Subchronic 90-day oral (Gavage) toxicity study of a Luo Han Guo mogroside extract in dogs

Department of Pharmacology, Pharmaceutical Institute of Guilin Medical College, Guilin, Guangxi, People's Republic of China.
Food and Chemical Toxicology (Impact Factor: 2.9). 01/2007; 44(12):2106-9. DOI: 10.1016/j.fct.2006.07.023
Source: PubMed


A combined 28-day and 90-day oral (Gavage) study was conducted in male and female dogs to investigate the safety of PureLo, a non-caloric sweetener derived from the Chinese fruit Luo Han Guo, which achieves its sweetness from the presence of triterpene glycosides known as mogrosides. Three dogs of each sex were administered 10 mL/kg bw/day of either an aqueous solution providing 3000 mg/kg bw/day of PureLo or distilled water for either 28 days or 90 days. Measurements included clinical observations, body weight, food consumption, hematology, blood chemistry, urinalysis, gross necropsy, organ weight, and histopathology. There were no significant adverse effects on any of these measures. Based on the lack of toxicological effects in the study, the NOAEL for PureLo is 3000 mg/kg bw/day when administered to dogs by Gavage for 90 consecutive days.

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    • "The primary active components of Luohanguo are the mogrosides, a group of terpene glycosides that are estimated to be about 300 times as sweet as sucrose (Kasai et al., 1989). The mogrosides produce a sweet taste in Chinese herbal Kombucha prepared using Luohango extracts and have been approved for use as dietary supplements in Japan, the United States, New Zealand and Australia (Qin et al., 2006). Chrysanthemum and green tea contain effective antiviral compounds such as chlorogenic acid and various polyphenolics, which can inhibit the reproduction of HIV, HBV, and the influenza virus, among others (Imanishi et al., 2002;Nakayama et al., 1993;Xu et al., 2008). "
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    ABSTRACT: The foot and mouth disease virus (FMDV) is sensitive to acids and can be inactivated by exposure to low pH conditions. Spraying animals at risk of infection with suspensions of acid-forming microorganisms has been identified as a potential strategy for preventing FMD. Kombucha is one of the most strongly acid-forming symbiotic probiotics and could thus be an effective agent with which to implement this strategy. Moreover, certain Chinese herbal extracts are known to have broad-spectrum antiviral effects. Chinese herbal kombucha can be prepared by fermenting Chinese herbal extracts with a kombucha culture. Previous studies demonstrated that Chinese herbal kombucha prepared in this way efficiently inhibits FMDV replication in vitro. To assess the inhibitory effects of Chinese herbal kombucha against FMDV in vitro, swine challenged by intramuscular injection with 1000 SID50 of swine FMDV serotype O strain O/China/99 after treatment with Chinese herbal kombucha were partially protected against infection, as demonstrated by a lack of clinical symptoms and qRT-PCR analysis. In a large scale field trial, spraying cattle in an FMD outbreak zone with kombucha protected against infection. Chinese herbal kombucha may be a useful probiotic agent for managing FMD outbreaks.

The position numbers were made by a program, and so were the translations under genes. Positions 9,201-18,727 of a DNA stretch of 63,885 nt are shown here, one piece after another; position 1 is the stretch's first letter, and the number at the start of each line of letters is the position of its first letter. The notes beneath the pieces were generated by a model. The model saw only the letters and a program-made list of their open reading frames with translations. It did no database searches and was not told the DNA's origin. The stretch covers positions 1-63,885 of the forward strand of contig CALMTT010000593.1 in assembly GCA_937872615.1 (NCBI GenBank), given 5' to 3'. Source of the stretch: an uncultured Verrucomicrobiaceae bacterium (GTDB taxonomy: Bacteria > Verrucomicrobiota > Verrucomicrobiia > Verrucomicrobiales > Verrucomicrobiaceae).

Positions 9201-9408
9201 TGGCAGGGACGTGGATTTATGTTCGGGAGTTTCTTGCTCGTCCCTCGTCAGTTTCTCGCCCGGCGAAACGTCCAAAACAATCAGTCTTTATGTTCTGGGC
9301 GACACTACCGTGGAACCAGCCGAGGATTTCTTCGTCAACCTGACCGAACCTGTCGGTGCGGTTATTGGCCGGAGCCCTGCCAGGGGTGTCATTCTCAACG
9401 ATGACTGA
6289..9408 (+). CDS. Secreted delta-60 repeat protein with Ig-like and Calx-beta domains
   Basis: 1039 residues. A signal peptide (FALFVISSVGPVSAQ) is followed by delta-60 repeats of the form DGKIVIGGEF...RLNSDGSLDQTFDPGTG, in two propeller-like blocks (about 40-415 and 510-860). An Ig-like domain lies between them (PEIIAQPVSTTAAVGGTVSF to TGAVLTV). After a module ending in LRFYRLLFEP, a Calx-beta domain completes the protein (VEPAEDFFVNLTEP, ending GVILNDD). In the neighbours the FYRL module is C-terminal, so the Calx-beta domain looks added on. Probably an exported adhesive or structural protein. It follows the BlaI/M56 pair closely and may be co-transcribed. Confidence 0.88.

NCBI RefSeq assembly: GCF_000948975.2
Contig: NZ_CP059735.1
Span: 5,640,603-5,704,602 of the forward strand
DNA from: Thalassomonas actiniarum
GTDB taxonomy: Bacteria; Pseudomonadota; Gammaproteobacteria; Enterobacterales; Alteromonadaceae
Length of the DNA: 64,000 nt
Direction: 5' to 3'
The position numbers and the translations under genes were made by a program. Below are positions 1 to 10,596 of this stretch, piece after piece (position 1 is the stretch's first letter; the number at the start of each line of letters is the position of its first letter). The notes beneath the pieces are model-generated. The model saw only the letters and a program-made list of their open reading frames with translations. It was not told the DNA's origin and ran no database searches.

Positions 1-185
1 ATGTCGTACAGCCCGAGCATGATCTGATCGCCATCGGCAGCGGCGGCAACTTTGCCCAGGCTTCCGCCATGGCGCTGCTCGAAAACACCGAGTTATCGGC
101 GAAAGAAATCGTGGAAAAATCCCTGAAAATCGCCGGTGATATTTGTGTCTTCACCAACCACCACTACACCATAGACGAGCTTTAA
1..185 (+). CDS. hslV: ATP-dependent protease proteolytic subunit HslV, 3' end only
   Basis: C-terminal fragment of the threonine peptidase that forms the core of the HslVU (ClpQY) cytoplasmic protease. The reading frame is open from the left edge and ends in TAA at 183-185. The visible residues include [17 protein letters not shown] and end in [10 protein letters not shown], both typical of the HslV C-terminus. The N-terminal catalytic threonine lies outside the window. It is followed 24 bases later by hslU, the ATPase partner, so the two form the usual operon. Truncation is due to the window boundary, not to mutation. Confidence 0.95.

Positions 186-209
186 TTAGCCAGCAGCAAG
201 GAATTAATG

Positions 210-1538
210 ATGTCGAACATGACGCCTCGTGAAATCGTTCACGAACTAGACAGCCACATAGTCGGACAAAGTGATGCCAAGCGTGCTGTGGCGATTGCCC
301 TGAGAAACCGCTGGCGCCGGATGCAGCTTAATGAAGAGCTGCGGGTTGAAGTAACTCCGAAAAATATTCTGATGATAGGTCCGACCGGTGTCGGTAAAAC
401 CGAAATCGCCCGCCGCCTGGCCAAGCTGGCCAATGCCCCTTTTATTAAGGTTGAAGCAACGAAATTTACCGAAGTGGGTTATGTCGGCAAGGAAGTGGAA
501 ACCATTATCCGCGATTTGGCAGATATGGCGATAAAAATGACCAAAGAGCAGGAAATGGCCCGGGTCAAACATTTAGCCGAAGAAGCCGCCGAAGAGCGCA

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    • "Its non-caloric properties and effects on the cancer chemopreventive and antioxidant, being used as sweetening are being used as sweetening agents for the patients with diabetes mellitus, adiposis, hypertension, heart disease and so on. Luohanguo products have been approved as dietary supplements in Japan, the United States, New Zealand and Australia [4]. With the rapid rise in market demand, Luohanguo extracts have increased rapidly from two tons in 2002 to 60┬átons in 2007, becoming one of the fastest growing traditional Chinese medicine extracts. "
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    ABSTRACT: A 28-day dietary study was conducted in Hsd:SD rats to evaluate the safety of PureLo, a non-caloric powdered concentrate of the Chinese fruit Luo Han Guo, which derives its sweetening properties from triterpene glycosides called mogrosides. Groups of 20 rats (10/sex/group) were fed diets containing 0, 10,000, 30,000, or 100,000 ppm PureLo for 28 days (OECD, Redbook 2000). PureLo was well tolerated and produced no significant adverse effects. Reduced body weight and body weight gain in high-dose animals of both sexes were related to sporadic reductions in food consumption; there were no overall differences in feed efficiency. Statistically significant changes in clinical chemistry (decreased bilirubin, increased total protein) and relative organ weights of liver, adrenals, ovaries and/or testes, and epididymides were not correlated with any histopathological findings and were not considered adverse. Although a few clinical and pathological findings suggest possible treatment-related effects, particularly in the high-dose group, these findings were transient, not dose-dependent, non-adverse, inconsistent, occurred only in one sex, and/or not supported by histopathological findings. Under the conditions of this study and based on the toxicological endpoints evaluated, the NOAEL for PureLo was 100,000 ppm in the diet, the highest level tested, equivalent to 7.07 and 7.48 g/kg bw/day for male and female rats, respectively.
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